Butler T. Am J Trop Med Hyg. 2017.

The Jarisch-Herxheimer Reaction After Antibiotic Treatment of Spirochetal Infections: A Review of Recent Cases and Our Understanding of Pathogenesis.

Within 24 hours after antibiotic treatment of the spirochetal infections syphilis, Lyme disease, leptospirosis, and relapsing fever (RF), patients experience shaking chills, a rise in temperature, and intensification of skin rashes known as the Jarisch-Herxheimer reaction (JHR) with symptoms resolving a few hours later. Case reports indicate that the JHR can also include uterine contractions in pregnancy, worsening liver and renal function, acute respiratory distress syndrome, myocardial injury, hypotension, meningitis, alterations in consciousness, seizures, and strokes. Experimental evidence indicates it is caused by nonendotoxin pyrogen and spirochetal lipoproteins. Mediation of the JHR in RF by the pro-inflammatory cytokines tumor necrosis factor (TNF), interleukin (IL)-6, and IL-8 has been proposed, consistent with measurements in patients’ blood and inhibition by anti-TNF antibodies. Accelerated phagocytosis of spirochetes by polymorphonuclear (PMN) leukocytes before rise in cytokines is responsible for removal of organisms from the blood, suggesting an early inflammatory signal from PMNs. Rarely fatal, except in neonates and in pregnancy for African women whose babies showed high perinatal mortality because of low birth weight, the JHR can be regarded as an adverse effect of antibiotics, necessary for achieving a cure of spirochetal infections.

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Herxing for the Lyme/MSIDS patient varies from person to person.  For me, shortly after taking antibiotics I feel like a balloon that someone’s let the air out of.  Seriously, I could sleep forever.  But, I’m 4 years into this.  Upon my first dose (3 different antibiotics – pulsed MWF) I shuffled between the bed and the bathtub to soak in Epsom salts.  Like a hippo, I would submerge all but my nose to breathe as my head, neck, and spine felt as if I’d been kicked by a horse and then dropped from a 20 story building.  No amount of Ibuprophen would touch this.  Only antibiotics and time.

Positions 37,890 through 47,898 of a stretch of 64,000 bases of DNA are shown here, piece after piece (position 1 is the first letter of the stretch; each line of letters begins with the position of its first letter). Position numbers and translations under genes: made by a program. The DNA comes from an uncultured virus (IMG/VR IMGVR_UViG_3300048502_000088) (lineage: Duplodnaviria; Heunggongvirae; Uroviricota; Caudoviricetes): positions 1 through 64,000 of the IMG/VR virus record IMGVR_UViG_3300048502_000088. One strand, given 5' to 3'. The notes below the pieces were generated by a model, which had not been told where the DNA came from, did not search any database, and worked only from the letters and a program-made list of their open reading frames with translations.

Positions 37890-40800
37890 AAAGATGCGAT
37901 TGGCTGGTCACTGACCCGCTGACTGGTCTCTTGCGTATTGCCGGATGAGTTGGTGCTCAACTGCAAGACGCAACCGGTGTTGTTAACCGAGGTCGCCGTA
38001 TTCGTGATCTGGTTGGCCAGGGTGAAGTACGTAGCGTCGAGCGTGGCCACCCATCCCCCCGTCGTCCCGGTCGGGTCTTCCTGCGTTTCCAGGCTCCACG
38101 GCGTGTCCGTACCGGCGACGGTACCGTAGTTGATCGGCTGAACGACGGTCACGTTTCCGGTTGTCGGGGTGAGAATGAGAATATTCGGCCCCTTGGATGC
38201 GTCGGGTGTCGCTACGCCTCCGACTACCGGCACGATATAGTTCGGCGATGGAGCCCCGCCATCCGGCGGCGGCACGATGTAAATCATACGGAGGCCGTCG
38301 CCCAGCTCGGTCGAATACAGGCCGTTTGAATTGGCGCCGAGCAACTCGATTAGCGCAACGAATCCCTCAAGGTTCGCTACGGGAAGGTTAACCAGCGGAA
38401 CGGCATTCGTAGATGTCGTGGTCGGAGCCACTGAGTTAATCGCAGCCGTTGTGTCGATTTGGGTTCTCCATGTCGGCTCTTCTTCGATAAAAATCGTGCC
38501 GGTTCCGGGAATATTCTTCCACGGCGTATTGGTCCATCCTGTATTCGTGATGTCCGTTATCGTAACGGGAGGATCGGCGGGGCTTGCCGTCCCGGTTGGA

Researching a lot myself, I finally asked – no, retract that – begged for my LLMD to give me minocycline daily with two other antibiotics that collectively kill all three forms of borrelia, as I knew it is one of the best antibiotics for crossing the blood brain barrier.  I wondered if I’d ever wake up without an excruciating headache.  The insomnia and pain were unbearable.

Finally, years later, I had an MRI to see if I had Chiari as that was about the only thing that could explain the pain. Per usual for Lyme/MSIDS patients, the tests were normal, and yet the pain went on unabated.

Finally, over time, and taking minocycline daily, it went away.

From my experience this is how this stuff rolls; symptoms peel away 1 layer at a time leaving the patient with what Wisconsin’s most experienced Lyme doctor describes as their, “hallmark symptom.”  Mine is spine and neck pain and stiffness, and occipital headaches.  One spot, to the right of my spine at about the T6-T7 can really take me to my knees.  I’ve met a few other patients with the exact same symptoms.

But for every patient, the “hallmark” symptoms vary, which is often a reason the powers that be can’t put their finger on it and want to create a one size fits all approach to an illness that looks differently on everyone.




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